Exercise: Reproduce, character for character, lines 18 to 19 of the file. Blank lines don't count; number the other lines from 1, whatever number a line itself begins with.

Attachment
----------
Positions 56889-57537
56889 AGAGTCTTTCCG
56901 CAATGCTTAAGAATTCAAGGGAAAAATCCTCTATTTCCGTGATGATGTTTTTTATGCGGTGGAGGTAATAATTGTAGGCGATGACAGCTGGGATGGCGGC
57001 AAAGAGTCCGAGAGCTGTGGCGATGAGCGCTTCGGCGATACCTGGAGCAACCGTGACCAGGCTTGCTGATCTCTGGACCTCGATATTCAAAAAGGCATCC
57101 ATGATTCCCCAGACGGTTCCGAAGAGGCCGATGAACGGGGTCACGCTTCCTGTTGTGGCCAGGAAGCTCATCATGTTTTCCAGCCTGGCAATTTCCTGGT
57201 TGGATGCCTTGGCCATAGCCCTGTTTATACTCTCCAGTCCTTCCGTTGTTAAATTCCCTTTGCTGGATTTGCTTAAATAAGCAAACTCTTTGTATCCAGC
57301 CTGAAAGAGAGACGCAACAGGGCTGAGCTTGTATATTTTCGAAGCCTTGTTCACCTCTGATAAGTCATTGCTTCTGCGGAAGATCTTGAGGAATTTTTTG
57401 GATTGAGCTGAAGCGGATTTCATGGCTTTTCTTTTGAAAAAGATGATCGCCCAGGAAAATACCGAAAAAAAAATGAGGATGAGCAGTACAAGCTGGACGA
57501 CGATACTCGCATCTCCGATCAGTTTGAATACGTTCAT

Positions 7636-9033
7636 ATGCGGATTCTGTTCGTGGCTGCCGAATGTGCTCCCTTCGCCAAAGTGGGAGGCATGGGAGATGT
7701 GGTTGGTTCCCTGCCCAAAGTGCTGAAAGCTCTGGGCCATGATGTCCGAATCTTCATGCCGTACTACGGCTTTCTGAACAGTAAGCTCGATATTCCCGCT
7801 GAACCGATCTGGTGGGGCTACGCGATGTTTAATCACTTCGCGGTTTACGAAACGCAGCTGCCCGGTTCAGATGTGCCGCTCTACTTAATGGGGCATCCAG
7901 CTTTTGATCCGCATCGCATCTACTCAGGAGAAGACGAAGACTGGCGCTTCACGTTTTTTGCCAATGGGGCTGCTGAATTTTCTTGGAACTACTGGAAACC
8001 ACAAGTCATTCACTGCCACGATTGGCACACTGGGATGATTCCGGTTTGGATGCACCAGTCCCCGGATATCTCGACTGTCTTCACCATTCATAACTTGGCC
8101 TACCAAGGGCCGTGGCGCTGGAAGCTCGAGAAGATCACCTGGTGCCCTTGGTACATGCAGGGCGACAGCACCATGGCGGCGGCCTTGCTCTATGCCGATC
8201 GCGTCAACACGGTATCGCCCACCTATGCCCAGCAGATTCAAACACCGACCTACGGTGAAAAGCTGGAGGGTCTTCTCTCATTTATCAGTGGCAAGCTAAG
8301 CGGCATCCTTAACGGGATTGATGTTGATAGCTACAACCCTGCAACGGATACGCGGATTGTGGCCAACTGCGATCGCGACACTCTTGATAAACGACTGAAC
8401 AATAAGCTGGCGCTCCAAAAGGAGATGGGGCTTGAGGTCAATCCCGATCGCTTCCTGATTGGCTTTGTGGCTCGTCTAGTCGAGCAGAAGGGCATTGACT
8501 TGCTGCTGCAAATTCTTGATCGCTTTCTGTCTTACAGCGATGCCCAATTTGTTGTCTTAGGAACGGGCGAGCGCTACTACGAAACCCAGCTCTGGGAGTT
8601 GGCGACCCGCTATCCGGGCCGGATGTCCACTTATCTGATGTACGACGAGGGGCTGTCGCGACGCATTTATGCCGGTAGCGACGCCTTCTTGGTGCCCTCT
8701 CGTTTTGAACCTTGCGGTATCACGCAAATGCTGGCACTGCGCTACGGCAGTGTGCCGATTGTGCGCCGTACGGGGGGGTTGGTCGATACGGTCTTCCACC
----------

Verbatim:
8301 CGGCATCCTTAACGGGATTGATGTTGATAGCTACAACCCTGCAACGGATACGCGGATTGTGGCCAACTGCGATCGCGACACTCTTGATAAACGACTGAAC
8401 AATAAGCTGGCGCTCCAAAAGGAGATGGGGCTTGAGGTCAATCCCGATCGCTTCCTGATTGGCTTTGTGGCTCGTCTAGTCGAGCAGAAGGGCATTGACT